Mamatas is an author well versed in the writings and cult of H.P. Lovecraft and to add to the delight of the book, each chapter heading is the title of a Lovecraft story. The design of the book adds interest as tentacles insert themselves into the pages. And tentacles wind through the plot as the origins of the events here stretch back to a time beyond. Recommended.

Searching for Sullivan by Carissa Ann Lynch

January 17, 2017 - 6:18 pm No Comments

Searching for Sullivan by Carissa Ann Lynch

Published by Limitless Publishing on 17th January 2017

215 pages

Reviewed by Yvonne Davies

Veronica Von Derbach is a single mom to Sully.  After a disastrous boat ride, Sully goes missing, presumed dead. Veronica having to carry on living her life becomes a parapsychologist, a ghost hunter. The majority of her cases she has disproven the present of a ghost, but when a grainy photo of a ghost at Lake Merlott arrives across her desk, she knows she has to investigate.

Veronica is a very brave woman, after everything she went through, she still got her degree and was renowned in her field. In all her cases, she showed compassion to the clients. When she began investigating at Lake Merlott, she was still professional even though she was scared to find out the truth.

This book was full of suspense and kept my interest from the start. The twists in the book kept me guessing throughout, and I was really surprised with the final twist, it was definitely what I did not expect. It was written with such feeling, you could really feel Veronica’s pain.

As usual Carissa knows how to tell a haunting story and is not afraid to tackle difficult subjects. If you want a great story that will keep you on the edge of your seat, then buy this book. 1st class

Competition – Sarah Pinborough Behind her Eyes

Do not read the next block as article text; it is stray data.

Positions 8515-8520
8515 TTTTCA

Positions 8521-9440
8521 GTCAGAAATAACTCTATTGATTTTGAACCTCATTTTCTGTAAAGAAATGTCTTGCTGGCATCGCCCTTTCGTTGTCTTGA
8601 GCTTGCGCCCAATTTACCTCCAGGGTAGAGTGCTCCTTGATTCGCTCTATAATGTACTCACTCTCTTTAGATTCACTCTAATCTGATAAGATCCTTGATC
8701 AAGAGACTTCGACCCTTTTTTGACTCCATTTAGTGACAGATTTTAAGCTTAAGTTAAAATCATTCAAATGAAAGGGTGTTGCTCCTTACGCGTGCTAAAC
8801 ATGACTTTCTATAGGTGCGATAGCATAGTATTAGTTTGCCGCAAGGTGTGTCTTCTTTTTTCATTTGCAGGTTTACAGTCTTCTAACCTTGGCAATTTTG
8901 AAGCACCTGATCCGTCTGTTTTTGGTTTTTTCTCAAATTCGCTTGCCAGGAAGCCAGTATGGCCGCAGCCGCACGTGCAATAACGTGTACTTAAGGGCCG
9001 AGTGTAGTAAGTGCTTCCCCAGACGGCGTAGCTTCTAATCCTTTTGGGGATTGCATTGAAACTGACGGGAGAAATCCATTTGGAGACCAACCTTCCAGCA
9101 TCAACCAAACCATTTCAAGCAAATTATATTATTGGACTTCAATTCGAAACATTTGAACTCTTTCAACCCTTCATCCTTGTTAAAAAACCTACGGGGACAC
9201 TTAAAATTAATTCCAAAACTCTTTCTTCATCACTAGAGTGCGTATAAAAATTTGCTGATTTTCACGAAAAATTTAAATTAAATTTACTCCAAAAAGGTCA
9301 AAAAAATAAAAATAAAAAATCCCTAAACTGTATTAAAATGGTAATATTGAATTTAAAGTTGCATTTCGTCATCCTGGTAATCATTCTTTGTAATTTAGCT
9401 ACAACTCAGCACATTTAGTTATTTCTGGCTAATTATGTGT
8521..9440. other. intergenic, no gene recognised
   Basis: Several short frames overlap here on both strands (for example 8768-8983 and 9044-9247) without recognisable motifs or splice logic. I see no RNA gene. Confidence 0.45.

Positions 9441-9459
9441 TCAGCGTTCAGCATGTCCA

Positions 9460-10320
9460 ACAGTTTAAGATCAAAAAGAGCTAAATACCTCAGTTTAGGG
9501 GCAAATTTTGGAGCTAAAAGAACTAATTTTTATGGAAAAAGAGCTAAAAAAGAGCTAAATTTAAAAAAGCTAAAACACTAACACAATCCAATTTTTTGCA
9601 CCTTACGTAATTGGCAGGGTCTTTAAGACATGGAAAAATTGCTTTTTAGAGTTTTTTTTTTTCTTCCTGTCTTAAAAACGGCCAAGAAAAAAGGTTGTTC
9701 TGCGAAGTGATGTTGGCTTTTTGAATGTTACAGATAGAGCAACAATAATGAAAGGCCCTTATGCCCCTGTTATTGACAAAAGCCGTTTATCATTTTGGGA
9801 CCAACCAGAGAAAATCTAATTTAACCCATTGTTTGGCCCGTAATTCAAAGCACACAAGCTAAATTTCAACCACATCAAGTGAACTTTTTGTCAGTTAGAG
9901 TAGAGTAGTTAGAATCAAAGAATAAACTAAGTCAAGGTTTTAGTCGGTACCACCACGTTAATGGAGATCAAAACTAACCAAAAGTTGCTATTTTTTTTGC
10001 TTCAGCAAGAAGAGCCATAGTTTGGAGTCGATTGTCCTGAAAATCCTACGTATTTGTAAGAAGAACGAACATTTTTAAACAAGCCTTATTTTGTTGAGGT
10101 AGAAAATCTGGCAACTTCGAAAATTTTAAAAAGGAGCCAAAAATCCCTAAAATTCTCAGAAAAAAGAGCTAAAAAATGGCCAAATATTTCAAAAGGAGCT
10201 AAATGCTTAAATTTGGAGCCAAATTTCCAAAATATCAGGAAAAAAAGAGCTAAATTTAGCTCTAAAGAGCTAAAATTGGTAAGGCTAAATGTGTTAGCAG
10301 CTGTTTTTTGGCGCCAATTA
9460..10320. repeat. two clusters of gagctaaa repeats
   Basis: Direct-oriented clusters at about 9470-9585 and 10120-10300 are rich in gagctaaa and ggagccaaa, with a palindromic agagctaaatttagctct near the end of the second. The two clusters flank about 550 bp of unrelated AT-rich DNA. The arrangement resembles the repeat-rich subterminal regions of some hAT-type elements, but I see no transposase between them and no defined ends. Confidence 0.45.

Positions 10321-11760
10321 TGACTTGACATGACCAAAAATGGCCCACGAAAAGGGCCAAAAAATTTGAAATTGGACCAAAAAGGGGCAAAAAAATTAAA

January 12, 2017 - 6:59 pm No Comments

Awesomeness – Harper Collins have offered a copy of Behind Her Eyes by Sarah Pinborough to you, Terror Tree readers!

Louise

Since her husband walked out, Louise has made her son her world, supporting them both with her part-time job. But all that changes when she meets…

David

Young, successful and charming – Louise cannot believe a man like him would look at her twice let alone be attracted to her. But that all comes to a grinding halt when she meets his wife…

Adele

Beautiful, elegant and sweet – Louise’s new friend seems perfect in every way. As she becomes obsessed by this flawless couple, entangled in the intricate web of their marriage, they each, in turn, reach out to her.

But only when she gets to know them both does she begin to see the cracks… Is David really is the man she thought she knew and is Adele as vulnerable as she appears?
Just what terrible secrets are they both hiding and how far will they go to keep them?

To be in with a chance to win this hugely anticipated mystery/thrill book by the very talented Sarah Pinborough here’s what you do:

1) Like our Facebook Page https://www.facebook.com/TerrorTree

2) Share this post with the Amazon Links to the book on Facebook or Twitter then notify us on our Facebook Page under the competition post.

 

https://www.amazon.co.uk/Behind-Her-Eyes-Sarah-Pinborough/dp/0008131961/ref=sr_1_1?ie=UTF8&qid=1484247072&sr=8-1&keywords=Behind+Her+Eyes+by+Sarah+Pinborough

The Eleventh Letter by Tom Tomaszewski

December 19, 2016 - 8:31 pm No Comments

The Eleventh Letter by Tom Tomaszewski